7. Top Navigation Dominates:  When users browse, they start at the top. Users love the navigation choices displayed across the top-navigation menu. This space if free from advertising, promotions and marketing fluff—it helps get users closer to why they came—products or information. When we look at our click-maps and videos of users we see them both making the first click and subsequent clicks in the top navigation.  It's all the more reason to get the labels and categories right through card sorting and tree-testing.



  8. User Reviews Matter: Users judge both the value and credibility of a website based on the quality and quantity of the user reviews and ratings. Whether it's for products, restaurants, accountants, lawyers or hotels, if the reviews are skimpy and seem controlled to only let in the favorable ones then the everyone loses. We've given users money to spend and purchase any product and watched as some leave the website to research the product on Amazon, read the more credible user reviews, then purchase the product on the website we're testing. Why?  Because they trust Amazon's reviews more than the website we're paying them to purchase on. Most users are savvy enough to filter through the irrelevant reviews and get to the ones that matter.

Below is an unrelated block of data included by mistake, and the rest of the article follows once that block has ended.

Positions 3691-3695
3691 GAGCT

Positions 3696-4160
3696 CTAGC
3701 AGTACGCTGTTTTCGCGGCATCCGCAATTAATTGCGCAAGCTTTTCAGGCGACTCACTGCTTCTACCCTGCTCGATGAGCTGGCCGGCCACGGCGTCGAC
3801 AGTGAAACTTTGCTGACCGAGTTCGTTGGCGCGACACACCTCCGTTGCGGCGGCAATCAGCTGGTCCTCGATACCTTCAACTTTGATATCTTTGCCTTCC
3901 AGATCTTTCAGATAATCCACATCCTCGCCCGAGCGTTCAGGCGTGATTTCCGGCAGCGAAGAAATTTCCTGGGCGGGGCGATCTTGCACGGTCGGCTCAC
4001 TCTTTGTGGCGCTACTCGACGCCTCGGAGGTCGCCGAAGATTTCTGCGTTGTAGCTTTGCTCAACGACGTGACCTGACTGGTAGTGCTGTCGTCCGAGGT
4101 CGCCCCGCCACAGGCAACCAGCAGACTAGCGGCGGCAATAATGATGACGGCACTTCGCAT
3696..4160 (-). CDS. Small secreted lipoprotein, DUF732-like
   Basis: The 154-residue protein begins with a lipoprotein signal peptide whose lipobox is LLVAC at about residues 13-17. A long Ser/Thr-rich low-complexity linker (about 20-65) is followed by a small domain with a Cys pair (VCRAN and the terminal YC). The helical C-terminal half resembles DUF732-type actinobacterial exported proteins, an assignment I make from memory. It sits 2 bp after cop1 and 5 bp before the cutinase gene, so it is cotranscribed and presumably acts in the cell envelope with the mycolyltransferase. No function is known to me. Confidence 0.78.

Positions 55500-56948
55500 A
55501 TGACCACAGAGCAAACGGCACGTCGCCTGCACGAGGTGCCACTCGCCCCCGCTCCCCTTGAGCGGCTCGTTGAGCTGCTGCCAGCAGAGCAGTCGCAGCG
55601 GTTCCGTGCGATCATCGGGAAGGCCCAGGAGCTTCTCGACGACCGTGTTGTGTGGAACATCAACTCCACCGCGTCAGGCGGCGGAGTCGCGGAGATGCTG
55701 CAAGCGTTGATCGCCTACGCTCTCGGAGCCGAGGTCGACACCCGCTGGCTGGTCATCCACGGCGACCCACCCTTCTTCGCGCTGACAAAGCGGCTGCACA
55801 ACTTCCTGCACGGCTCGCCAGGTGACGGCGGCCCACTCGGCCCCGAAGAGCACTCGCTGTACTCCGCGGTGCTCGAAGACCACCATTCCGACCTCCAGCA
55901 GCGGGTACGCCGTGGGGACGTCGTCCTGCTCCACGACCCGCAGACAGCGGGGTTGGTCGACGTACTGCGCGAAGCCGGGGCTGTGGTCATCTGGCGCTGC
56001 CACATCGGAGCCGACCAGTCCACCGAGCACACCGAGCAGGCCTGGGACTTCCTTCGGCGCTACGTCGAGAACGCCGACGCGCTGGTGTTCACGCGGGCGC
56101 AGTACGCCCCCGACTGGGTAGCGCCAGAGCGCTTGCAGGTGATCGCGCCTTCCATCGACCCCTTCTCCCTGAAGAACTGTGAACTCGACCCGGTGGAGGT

9. Don't make it hard for people to pay their bill: Don't require users to register to pay, do you really need users to find a 12 digit alpha numeric number to pay their bill? Take the money then ask for registration!  Default to the full amount, save information, encourage autopay, provide a giant pay-bill option on the home page. Of all things, this should be about the easiest thing to do, but unfortunately it isn't. Probably the only thing worse would be asking for 1 of 3 impossible to remember alphanumeric digits to pay your bill.





About Jeff Sauro

Jeff Sauro is the founding principal of Measuring Usability LLC, a company providing statistics and usability consulting to Fortune 1000 companies.
He is the author of over 20 journal articles and 4 books on statistics and the user-experience.
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Posted Comments

There are 4 Comments

February 13, 2013 | matt wrote:

what the heck is a left rail? 


July 23, 2012 | The eWAY Team wrote:

These are all very good points. We would add that most cardholders are concerned about security, so it's crucial to use a recognised SSL certificate and to process transactions with a trusted payment gateway.

Kind regards,
The eWAY Team 


July 15, 2012 | Warwick wrote:

Awesome post, agree with all the points.

I was actually thinking about this the other day, and one other insight could be 'Remove / Reduce roadblocks'

It's similar to your 'Minimize registration or avoid it altogether if you can.' but could also include, confirming emails addresses, have to input password, and email twice, registration to the site, having to enter details multiple times (delivery and billing address, still had it when there isn't a 'use billing address' feature). 


July 11, 2012 | Birdie wrote:

Great article, thank you for sharing!